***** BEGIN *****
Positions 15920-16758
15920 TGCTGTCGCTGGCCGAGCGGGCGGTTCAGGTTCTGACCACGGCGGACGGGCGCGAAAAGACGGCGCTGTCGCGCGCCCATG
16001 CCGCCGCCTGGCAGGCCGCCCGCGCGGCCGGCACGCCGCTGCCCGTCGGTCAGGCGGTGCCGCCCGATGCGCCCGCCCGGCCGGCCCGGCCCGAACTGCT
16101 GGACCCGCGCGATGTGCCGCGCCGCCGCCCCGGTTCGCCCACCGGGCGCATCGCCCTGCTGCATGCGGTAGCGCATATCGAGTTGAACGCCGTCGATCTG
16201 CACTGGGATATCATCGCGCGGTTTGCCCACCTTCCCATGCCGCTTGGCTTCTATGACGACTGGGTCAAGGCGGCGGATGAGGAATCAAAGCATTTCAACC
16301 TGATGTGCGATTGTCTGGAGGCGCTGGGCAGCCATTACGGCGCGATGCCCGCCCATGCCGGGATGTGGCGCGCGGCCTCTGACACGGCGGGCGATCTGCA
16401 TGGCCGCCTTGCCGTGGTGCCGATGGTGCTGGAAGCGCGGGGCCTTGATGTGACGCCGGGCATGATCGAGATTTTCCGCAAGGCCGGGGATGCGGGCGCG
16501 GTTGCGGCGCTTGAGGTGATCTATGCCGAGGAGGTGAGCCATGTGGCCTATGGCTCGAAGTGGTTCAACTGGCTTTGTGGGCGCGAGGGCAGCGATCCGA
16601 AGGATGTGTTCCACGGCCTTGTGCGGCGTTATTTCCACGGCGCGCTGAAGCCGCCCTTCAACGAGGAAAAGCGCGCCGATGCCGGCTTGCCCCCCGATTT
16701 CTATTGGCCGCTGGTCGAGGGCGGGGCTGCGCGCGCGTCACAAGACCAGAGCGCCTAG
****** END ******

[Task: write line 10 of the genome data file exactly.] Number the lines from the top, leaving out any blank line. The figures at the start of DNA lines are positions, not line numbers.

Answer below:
16701 CTATTGGCCGCTGGTCGAGGGCGGGGCTGCGCGCGCGTCACAAGACCAGAGCGCCTAG